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Apple files patent for windshield that tells you when it’s cracked and calls garage to get it fixed

Apple knows a thing or two about cracked screens, which may explain why the computer giant has filed a patent for a car windshield that notifies the owner when it’s damaged.

A patent uncovered this week describes a system that would use conductive film between two layers of glass to monitor if there’s been damage.

While most drivers would notice if a chunk of their windshield was gouged out, the proposed system could identify fractures and nicks before they became serious.

It might one day even notify your car’s computer to book an appointment at the garage automatically, according to the application.

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A patent filed by Apple that was uncovered this week describes a system that would monitor for windshield damage. It could alert the driver about small fractures before they became big cracks

According to the patent, which was filed by Apple in August but unearthed by CNET this week, control circuitry could launch an email or text message to the driver advising them to schedule a repair.

It could even set up an appointment ‘automatically without intervention by the user or following a brief confirmation from the user.’

And should your car be an autonomous vehicle, it could drive itself in for repairs while you slept.

The patent lists Apple as the applicant with Apple product design engineers Martin Melcher, Christopher D. Jones and James R. Wilson as the inventors.

Of course, there may be a day where your windshield heals itself: Last month, a patent application filed by Apple described a ‘self-healing’ screen that could be used to repair cracked iPhones, iPads, Apple Watches and other devices.

The application was light on specifics, except that the screen would employ a layer of elastomer, a pliant material that returns to its original form when heated.

According to the application, the windshield system could even set up an appointment for repair ‘automatically without intervention by the user or following a brief confirmation from the user’

A diagram of how Apple's windshield alert system could work, using conductive film between two layers of glass to create an infrared shield that would pick up damage

A diagram of how Apple’s windshield alert system could work, using conductive film between two layers of glass to create an infrared shield that would pick up damage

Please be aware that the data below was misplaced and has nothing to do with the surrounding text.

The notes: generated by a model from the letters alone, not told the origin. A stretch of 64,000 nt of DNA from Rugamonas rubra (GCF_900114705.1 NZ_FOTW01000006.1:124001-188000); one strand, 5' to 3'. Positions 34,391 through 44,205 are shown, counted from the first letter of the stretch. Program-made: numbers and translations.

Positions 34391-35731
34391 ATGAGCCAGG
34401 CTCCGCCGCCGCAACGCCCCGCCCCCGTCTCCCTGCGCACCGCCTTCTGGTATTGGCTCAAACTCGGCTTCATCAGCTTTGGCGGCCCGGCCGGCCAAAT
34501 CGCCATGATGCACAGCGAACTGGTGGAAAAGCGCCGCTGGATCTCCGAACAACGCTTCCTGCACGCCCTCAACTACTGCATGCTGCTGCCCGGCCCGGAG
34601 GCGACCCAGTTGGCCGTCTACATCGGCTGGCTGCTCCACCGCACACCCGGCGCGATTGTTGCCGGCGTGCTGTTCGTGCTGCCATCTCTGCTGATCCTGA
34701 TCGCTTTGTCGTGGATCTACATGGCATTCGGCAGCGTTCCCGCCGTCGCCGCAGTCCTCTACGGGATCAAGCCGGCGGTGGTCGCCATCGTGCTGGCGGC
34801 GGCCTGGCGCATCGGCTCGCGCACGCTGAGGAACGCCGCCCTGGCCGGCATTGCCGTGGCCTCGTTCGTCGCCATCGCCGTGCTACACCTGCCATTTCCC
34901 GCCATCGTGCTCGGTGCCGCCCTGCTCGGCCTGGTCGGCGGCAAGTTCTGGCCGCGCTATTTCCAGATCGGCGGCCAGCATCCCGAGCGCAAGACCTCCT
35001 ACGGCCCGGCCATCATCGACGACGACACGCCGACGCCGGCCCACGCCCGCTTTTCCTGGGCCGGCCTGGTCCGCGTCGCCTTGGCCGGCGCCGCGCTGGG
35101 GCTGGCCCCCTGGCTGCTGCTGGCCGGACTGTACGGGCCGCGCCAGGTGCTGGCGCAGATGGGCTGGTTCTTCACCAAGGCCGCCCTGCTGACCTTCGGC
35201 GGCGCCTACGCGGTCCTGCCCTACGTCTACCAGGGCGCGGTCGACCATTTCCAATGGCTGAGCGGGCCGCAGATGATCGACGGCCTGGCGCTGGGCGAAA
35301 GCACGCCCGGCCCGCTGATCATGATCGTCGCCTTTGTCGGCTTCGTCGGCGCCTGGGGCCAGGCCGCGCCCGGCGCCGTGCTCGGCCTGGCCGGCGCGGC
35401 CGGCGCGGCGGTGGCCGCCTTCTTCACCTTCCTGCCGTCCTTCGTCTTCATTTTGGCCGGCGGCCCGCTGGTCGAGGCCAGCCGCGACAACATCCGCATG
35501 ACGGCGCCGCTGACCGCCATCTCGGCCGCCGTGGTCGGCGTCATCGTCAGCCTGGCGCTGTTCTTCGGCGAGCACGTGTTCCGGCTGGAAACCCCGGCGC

It’s probably too delicate to be used in a car window but the day could come where your automobile not only alerts you to a crack in its windshield but repairs it, too.

Apple has been preparing to get into the auto industry for some time.

Back in 2015, Apple board member Mickey Drexler told Business Insider that Steve Jobs considered building a car before he died.

Steve Jobs was gonna design an iCar,’ Drexler said. ‘I think cars have an extraordinary opportunity for cool design.’ 

A concept video that made the rounds in 2016 revealed a prototype Apple car with a wide dashboard display, connectivity to other Apple devices, and the company’s trademark minimalist design.

Industry gossip claims Apple has plans for an electric car, with more than 1,000 engineers working on ‘Project Titan’ in a hidden lab in Sunnydale, California.

The newly discovered patent could be part of the plans for the long-rumored Apple car

The newly discovered patent could be part of the plans for the long-rumored Apple car

Elon Musk told the BBC that Apple’s plans to compete with Tesla are an ‘open secret.’

‘It’s pretty hard to hide something if you hire over a thousand engineers to do it,’ Musk said. 

Sightings of mysterious camera-mounted cars registered to Apple in the past have fueled speculation the company is also working on an autonomous vehicle.

Apple has never officially confirmed the purpose for Project Titan, but there are strong indications it’s looking into automotive technology, including the hiring away of employees from Tesla and NASA.  

The timeline for an Apple car has become less clear as the project has faced managerial woes, including the departure of chief engineer Steve Zadesky in 2019.

Early rumors predicted Apple would unveil its first car in 2019 or 2020, but more recent reports have pushed the date back to anywhere from 2023 to 2025.


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